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    Five things to do on a winter’s evening

    Five things to do on a winter’s evening

    hands holding an open book

    The clocks have gone back, and like many a Brit, I’m a bit discombobulated by the hour’s shift back to GMT. “The nights are pulling in” I mumble to myself way too frequently, drawing the curtains at an uncomfortably early hour.

    I’m not a big telly person, although the winter comfort shows are rolling out (Strictly, Bake Off, etc). They’re not really my bag, although give me a documentary about volcanoes or space or a weird plant and I’m happy! My guilty pleasure is Kirsty’s Handmade Christmas. It must be almost time for that to come on again!

    I find this time of year is also a perfect time for a bit of reflection, planning ahead for the future, which is also an excuse to find a lovely notebook to do so, and probably a cup of tea, and of course a posh pen, and some biscuits…

    Anyway, I digress. Any excuse for a notebook! Yearly review aside, I sometime find the darker evenings a bit cloying. I’m a summer person and although I’m trying hard to enjoy the darker nights as much as the long hot days (can you tell I’m not finding much success?!) I need a bit of a push to find things to do that aren’t zoning out in front of the tv or scrolling on my phone. So, here are five things to do on a winter’s evening, now the darker months are here.

    1: Play a board game

    Our favourite game at the moment is Lost Cities. It’s a perfect 2 player game, involving some strategy, some luck, and a lot of crossing your fingers! We’ve become quite competitive – and although I invariably lose I really enjoy this game and the artwork on the cards – each ‘colour’ is an adventure, and you complete the adventure by laying down cards in order. The problem being, your competitor may also be trying to go on the same adventure! Great fun, pretty quick to play a round, and seriously addictive.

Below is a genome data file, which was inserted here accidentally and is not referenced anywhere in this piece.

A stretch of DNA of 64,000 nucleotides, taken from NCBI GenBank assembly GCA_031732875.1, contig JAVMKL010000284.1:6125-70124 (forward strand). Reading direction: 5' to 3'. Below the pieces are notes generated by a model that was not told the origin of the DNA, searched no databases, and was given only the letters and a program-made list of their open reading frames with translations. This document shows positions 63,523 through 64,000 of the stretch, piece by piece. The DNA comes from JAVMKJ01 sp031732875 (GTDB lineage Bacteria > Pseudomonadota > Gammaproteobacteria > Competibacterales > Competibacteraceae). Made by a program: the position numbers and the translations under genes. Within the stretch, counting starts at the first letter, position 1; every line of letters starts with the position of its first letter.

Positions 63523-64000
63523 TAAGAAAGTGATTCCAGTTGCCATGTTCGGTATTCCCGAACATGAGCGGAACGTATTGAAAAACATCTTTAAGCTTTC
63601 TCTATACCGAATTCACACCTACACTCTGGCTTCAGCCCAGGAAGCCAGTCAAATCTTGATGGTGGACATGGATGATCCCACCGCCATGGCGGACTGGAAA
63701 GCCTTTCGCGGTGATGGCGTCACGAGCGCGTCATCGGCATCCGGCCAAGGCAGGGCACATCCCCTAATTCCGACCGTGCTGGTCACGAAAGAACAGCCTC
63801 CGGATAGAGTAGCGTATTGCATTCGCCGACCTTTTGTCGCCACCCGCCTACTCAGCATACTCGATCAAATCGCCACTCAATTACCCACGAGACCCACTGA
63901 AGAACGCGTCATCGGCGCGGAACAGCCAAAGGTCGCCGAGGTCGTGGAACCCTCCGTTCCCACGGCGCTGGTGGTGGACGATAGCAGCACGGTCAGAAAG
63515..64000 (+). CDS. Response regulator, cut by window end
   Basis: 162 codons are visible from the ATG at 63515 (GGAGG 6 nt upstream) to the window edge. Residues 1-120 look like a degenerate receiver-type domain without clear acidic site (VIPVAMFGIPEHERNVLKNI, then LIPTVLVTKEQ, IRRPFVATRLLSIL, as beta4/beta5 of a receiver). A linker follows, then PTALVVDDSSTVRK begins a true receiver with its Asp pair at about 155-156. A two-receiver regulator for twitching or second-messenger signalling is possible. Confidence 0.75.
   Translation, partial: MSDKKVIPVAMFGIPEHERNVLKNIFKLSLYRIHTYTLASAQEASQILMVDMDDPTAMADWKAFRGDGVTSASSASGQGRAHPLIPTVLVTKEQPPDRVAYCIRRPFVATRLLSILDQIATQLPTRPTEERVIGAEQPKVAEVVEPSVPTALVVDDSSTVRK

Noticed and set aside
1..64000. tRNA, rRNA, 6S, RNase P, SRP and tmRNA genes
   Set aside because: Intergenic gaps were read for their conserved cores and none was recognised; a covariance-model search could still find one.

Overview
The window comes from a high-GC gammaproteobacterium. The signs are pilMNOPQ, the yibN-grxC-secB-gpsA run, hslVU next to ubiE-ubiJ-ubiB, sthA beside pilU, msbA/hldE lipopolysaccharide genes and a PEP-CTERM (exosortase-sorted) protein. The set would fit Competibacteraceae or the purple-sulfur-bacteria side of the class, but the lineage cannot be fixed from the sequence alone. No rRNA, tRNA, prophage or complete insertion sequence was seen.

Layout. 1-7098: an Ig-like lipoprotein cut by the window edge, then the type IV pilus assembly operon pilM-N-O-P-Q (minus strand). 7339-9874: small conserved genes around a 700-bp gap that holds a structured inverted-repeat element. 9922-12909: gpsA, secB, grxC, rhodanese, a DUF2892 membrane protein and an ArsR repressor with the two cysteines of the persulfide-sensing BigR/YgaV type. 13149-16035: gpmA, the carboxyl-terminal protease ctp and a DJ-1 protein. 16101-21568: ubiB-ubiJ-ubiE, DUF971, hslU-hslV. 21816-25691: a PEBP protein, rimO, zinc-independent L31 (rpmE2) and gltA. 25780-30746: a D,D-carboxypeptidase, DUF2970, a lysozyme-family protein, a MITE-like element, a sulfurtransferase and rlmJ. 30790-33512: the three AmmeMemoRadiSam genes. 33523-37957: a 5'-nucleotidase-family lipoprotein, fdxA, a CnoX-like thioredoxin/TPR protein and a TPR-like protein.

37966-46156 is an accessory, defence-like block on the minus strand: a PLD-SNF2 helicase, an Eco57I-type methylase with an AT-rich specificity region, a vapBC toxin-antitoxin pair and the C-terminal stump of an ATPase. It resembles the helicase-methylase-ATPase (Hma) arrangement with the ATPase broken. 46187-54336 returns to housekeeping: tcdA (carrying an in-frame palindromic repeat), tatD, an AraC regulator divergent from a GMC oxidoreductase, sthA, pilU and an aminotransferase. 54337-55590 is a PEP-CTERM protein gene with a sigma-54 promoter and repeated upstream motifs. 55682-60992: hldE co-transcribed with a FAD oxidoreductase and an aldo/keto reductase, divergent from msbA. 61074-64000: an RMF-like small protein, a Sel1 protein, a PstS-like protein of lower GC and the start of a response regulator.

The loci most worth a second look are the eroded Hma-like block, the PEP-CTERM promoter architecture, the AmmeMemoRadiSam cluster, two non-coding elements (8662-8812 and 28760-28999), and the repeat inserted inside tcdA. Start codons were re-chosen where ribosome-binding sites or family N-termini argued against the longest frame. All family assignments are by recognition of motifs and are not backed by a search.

2: Make an autumn collage

    I’ve loved making collages from leaves recently, for no other reason than to just play around with the colours and textures. You can glue them down, or just arrange things in pretty patterns for a mindful way to pass the time. I’ve collected feathers, leaves, twigs, stones, grasses – anything will do! I can spend a good hour or so just arranging things in colour order, or trying to make a picture. I even made a short stop-motion animation with a free app on my phone, called Stop Motion Studio (I think there’s a paid version too, but I just used the free one and it was great!).

    Another thing I really enjoy is making collage paper. I use a large sheet of paper, then cover it in bright colours, glitter, paint, crayons, anything. Once it’s dry, I cut it into shapes, and use those for collage. It’s really satisfying to just make a big crazy mess on the paper, then use it later! You could do different themes – make a blue one and a orange or yellow one, then make a beach scene (not strictly an autumn collage, I know) once they’re all dried and cut up. Or green and brown for a forest!